Paige Hazard

I had my high school social studies class first watch and read “Tell Them” by Kathy Jetnil-Kijiner. This poem is one of several Jetnil-Kijner poems recommended in the article, Climate Change, Gender, and Nuclear Bombs. Then, we watched the Josh Fox film, How To Let Go Of The World And Love All The Things That Climate Can’t Change (2016). After absorbing the art and messages, students chose imagery and quotes from the poem and the film to guide their research about other places and people on the frontlines of climate change. Finally, they used what they found in their research to compose their own “Tell Them” style poem.

(The lesson Teaching to the Heart: Poetry, Climate Change, and Sacred Spaces describes how another teacher used Jetnil-Kijiner’s work in her own curriculum.)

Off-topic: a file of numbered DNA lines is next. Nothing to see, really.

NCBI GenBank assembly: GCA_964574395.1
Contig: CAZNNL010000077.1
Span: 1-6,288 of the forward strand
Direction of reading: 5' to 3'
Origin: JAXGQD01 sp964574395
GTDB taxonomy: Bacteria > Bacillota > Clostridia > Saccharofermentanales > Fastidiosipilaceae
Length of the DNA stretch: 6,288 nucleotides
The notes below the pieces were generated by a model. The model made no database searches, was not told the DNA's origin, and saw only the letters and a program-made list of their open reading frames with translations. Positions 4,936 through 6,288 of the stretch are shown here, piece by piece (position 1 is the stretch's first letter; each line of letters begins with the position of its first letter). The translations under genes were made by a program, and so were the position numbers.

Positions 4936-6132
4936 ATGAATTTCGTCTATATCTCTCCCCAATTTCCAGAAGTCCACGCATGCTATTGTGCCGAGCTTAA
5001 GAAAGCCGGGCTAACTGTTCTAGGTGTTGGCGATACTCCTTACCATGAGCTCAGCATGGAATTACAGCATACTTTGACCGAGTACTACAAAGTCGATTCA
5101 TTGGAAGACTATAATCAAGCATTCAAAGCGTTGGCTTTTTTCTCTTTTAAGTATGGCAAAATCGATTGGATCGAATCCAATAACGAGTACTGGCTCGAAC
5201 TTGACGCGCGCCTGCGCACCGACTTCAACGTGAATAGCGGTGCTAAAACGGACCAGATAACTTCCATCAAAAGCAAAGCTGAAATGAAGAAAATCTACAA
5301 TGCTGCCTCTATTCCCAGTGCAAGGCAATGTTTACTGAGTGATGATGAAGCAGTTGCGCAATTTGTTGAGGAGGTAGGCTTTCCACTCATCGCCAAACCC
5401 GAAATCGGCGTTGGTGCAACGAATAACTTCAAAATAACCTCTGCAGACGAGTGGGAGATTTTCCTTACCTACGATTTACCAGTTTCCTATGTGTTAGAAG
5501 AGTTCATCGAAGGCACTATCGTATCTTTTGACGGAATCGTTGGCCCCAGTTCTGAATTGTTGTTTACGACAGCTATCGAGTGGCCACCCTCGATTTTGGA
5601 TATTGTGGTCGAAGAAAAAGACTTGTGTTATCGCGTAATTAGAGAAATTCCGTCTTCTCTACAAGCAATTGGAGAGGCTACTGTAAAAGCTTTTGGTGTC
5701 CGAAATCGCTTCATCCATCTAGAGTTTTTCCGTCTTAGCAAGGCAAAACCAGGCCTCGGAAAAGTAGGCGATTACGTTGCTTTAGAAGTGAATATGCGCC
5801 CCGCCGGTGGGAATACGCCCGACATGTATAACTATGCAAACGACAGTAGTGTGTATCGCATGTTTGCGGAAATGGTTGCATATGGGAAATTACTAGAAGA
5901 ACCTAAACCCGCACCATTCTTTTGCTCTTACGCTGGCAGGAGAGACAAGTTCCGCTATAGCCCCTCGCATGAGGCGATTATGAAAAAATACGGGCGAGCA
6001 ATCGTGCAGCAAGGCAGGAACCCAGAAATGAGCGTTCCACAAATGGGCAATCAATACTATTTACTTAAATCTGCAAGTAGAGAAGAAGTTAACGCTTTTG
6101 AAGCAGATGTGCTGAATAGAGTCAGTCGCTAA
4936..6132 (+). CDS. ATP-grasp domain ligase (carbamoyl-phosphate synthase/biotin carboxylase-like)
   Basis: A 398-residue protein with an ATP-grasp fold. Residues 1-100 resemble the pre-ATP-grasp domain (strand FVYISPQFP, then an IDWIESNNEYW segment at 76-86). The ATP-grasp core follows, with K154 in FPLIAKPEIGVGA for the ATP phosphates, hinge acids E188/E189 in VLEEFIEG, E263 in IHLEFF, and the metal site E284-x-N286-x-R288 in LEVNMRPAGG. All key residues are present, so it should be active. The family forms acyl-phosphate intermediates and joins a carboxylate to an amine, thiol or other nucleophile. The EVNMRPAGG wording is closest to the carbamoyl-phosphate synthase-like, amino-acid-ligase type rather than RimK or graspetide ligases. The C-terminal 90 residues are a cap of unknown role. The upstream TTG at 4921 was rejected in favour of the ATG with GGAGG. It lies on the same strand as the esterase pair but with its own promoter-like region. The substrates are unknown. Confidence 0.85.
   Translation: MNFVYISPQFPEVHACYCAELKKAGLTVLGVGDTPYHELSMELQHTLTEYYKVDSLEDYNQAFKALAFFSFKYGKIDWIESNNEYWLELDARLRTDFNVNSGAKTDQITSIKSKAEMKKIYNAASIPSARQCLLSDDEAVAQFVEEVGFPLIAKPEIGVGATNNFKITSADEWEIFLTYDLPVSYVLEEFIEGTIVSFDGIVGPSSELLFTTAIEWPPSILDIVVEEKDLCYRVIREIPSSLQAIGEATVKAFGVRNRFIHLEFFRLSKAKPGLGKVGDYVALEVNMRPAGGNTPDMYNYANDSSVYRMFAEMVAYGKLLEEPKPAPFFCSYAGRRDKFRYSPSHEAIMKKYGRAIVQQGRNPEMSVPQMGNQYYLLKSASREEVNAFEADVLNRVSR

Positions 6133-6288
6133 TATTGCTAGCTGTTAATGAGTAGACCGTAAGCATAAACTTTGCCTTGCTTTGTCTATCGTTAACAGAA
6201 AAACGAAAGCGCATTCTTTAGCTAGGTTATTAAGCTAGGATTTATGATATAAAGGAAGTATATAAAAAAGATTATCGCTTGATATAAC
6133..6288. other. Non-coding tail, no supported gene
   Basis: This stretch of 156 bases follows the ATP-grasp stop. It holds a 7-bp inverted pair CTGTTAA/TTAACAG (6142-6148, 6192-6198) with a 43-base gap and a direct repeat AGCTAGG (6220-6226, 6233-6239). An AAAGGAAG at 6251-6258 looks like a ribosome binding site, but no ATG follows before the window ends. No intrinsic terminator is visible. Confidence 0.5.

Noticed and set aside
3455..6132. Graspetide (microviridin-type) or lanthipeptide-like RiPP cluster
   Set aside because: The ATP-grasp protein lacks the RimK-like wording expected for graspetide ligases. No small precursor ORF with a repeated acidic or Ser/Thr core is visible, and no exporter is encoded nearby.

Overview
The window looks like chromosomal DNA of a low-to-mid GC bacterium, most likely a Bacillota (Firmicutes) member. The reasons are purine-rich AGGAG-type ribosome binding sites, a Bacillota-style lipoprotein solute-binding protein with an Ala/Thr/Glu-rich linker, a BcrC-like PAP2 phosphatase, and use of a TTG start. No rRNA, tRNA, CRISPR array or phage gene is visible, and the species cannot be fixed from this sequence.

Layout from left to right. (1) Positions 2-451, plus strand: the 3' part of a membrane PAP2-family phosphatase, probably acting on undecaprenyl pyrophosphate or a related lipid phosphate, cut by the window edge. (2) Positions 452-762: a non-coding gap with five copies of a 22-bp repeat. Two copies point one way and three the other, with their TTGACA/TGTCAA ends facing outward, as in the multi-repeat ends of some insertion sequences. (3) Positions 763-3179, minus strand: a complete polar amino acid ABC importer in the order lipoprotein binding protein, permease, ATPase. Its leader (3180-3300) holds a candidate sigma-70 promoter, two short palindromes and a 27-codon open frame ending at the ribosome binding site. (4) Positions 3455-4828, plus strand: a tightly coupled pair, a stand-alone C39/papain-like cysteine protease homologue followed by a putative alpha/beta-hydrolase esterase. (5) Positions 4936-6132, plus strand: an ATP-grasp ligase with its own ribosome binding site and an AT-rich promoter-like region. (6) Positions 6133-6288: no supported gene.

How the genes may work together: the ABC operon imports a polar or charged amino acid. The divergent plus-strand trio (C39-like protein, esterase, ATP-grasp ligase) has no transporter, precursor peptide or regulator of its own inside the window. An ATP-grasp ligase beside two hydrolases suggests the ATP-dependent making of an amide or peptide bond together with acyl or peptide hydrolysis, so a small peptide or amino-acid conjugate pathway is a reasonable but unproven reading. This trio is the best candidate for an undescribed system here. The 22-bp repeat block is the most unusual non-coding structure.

This activity was midway through our Modern World History / English Language Arts collaborative Climate Justice Unit. Students shared their poems in a read-around in History class. Poems were on display (and loosely “mapped” across a wall) for visitors to read during our unit final, which was a Climate Justice Symposium. During the symposium, Students presented TED style speeches about climate justice for their English class, and for social studies, students shared original lesson plans for incorporating climate justice into a variety of content areas and grade levels.